“Until we can receive with an open heart, we are never really giving with an open heart.” ~Brene Brown
The honest truth about needing to please is that we do it to make other people happy. We will sacrifice everything and anything to put a smile on another’s face and lighten their load, while ours keeps building.
The only problem is that while helping others makes us feel good, it’s almost addictive until we are burnt out. And giving and pleasing others starts to come from a place of resentment.
I’ve been there!
There was a time when I used to come up with a thousand reasons why I couldn’t leave the house. I was desperate to get to a yoga class and claim an hour away from being a mum, wife, friend, and entrepreneur.
But instead, I prioritized keeping my kids happy and did everything I could to avoid the onset of a tantrum and also made sure my husband sat down to a delicious, home-cooked meal each night. And when the kids were napping, I would use that time to do a little work.
The routine started to get boring. I complained daily. I was grumpy and irritable.
Yet the days kept coming and I started to drag my feet. The tasks were mundane and never-ending, and they started to get on my nerves. I’d lash out at the washing machine or slap together a half-assed attempt at dinner. And I wasn’t just overextended and resentful in my home life. My clients were taking advantage of me, and my friends sucked my energy dry.
I kept showing up for everyone around me—striving to keep the peace, to keep them happy, while I was worried that I might let them down or wasn’t living up to their expectations. Yet with a whole lot of hindsight, I discovered that I had placed all this pressure on my shoulders myself.
Denying myself a sixty-minute yin yoga class was the stupidest thing I had ever done. It still sounds ridiculous now. But at the time, I couldn’t see any solutions. I had tunnel vision and it didn’t revolve around me.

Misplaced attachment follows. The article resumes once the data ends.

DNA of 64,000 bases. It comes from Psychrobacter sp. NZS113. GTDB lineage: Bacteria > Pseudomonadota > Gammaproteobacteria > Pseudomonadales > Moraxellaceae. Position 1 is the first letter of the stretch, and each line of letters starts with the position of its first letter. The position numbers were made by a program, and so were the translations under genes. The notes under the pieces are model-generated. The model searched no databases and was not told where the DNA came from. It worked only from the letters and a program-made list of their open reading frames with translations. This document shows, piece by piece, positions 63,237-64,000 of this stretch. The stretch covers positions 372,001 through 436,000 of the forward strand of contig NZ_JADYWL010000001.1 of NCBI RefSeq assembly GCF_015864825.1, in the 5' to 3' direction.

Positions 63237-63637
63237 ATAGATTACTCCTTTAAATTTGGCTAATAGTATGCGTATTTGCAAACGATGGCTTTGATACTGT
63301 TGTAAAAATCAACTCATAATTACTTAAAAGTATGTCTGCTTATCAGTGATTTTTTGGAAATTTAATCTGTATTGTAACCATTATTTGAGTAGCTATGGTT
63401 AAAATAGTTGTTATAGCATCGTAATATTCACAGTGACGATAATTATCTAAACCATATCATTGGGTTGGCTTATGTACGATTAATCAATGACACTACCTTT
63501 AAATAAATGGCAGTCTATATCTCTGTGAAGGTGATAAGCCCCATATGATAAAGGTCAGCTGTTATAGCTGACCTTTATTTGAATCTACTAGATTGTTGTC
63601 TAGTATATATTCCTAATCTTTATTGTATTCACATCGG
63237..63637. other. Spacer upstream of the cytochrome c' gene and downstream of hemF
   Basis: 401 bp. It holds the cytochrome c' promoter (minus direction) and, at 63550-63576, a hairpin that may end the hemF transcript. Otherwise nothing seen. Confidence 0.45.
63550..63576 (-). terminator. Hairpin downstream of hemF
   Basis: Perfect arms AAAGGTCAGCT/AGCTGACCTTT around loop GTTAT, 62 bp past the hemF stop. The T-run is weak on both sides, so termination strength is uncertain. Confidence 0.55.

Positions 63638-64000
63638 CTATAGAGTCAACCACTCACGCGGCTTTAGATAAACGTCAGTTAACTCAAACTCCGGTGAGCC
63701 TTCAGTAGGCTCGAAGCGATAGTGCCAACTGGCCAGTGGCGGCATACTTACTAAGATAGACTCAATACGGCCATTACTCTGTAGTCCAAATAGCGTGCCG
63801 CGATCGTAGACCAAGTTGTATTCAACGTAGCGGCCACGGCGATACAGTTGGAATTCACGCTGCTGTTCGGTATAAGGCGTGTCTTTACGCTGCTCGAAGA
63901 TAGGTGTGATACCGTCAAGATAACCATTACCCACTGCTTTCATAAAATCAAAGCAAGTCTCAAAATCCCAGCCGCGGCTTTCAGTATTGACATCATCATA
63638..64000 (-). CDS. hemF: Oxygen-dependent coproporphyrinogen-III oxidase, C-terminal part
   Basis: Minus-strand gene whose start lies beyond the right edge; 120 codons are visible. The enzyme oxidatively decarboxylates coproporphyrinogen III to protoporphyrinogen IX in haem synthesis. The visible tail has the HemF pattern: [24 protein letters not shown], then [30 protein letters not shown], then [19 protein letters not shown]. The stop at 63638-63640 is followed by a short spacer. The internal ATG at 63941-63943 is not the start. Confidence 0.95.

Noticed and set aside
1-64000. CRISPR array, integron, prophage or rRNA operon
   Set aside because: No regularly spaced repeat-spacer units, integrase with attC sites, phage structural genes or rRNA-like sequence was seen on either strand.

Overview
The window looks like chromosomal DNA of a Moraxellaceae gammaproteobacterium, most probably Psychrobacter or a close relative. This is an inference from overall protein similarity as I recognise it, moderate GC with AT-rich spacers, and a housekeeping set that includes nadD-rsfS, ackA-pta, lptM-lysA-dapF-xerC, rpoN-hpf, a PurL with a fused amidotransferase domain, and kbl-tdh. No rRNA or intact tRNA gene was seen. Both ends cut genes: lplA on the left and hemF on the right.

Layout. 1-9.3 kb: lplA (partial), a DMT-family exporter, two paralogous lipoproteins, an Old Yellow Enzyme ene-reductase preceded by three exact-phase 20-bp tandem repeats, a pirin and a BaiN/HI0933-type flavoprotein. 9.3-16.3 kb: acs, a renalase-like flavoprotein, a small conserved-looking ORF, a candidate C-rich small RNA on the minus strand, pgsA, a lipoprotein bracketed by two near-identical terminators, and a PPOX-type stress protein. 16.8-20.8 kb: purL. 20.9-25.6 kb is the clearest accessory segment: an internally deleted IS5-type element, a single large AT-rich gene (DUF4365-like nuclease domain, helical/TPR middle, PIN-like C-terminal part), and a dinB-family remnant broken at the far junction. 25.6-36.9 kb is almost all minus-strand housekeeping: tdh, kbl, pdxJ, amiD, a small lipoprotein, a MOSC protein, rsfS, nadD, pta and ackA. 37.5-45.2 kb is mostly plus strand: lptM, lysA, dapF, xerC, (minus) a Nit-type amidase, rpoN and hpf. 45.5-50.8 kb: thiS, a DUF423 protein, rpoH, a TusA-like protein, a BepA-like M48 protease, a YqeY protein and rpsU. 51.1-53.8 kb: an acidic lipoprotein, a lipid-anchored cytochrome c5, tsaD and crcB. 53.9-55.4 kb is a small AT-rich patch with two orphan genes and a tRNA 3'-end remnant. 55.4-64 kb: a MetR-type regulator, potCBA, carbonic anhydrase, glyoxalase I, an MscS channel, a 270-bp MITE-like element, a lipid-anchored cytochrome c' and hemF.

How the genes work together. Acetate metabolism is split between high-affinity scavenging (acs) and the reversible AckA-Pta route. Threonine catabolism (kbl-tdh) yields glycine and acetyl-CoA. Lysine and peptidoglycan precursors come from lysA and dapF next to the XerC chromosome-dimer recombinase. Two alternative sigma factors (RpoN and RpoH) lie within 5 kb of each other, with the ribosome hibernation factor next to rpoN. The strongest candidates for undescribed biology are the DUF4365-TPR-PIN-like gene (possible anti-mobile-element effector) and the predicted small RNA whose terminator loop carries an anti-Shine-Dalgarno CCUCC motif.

I felt like I didn’t deserve the break.
I felt responsible for everyone around me.
I was unsure what would happen if I left our house for an hour and what I would walk back into after leaving my two young kids alone with my husband.
Each afternoon, I was an emotional wreck by the time my husband came home. Being the problem solver that he is, he encouraged me to go and find a class—as if it was that simple. I thought, “What does he know anyway? He has no idea about all the things I still have to do.”
But I eventually realized he was right. I needed a break, and I had to get out of my own way and take it.
Finding a class was easier than I had imagined. There were loads to choose from and all kinds. I settled on a 4:30 p.m. class on a Friday, that was only a five-minute bike ride away.
I remember walking through those yellow doors to find only me, two other people, and a smiley yoga teacher.
Ahhh, I relaxed. I rolled out my mat and lay down because it was a yin restorative practice. We lay there for what seemed a lifetime. I spent it fighting with my mind to not think about what might be happening at home, my to-do list, my kids, the grocery list, my work… Thankfully, we finally got moving and I started to tune into the music.
The class was literally six poses of deep stretching and rest, and it was a challenge to surrender instead of extending each pose.
My mind focused on how to allow my limbs to soften even in a standing pose that we held for a good five minutes. Not collapsing took every ounce of concentration I had.
I took big belly breaths, in to fill my lungs and out to gently soften.
In the final fifteen minutes we had a deep meditation (savasana), with the yoga teacher coming around to us individually, massaging the back of our necks to the bottom of our skulls. She finished it off by pressing her two warm hands down on my shoulders as if she was pushing me back into the ground. Tears began streaming down my face as she walked away.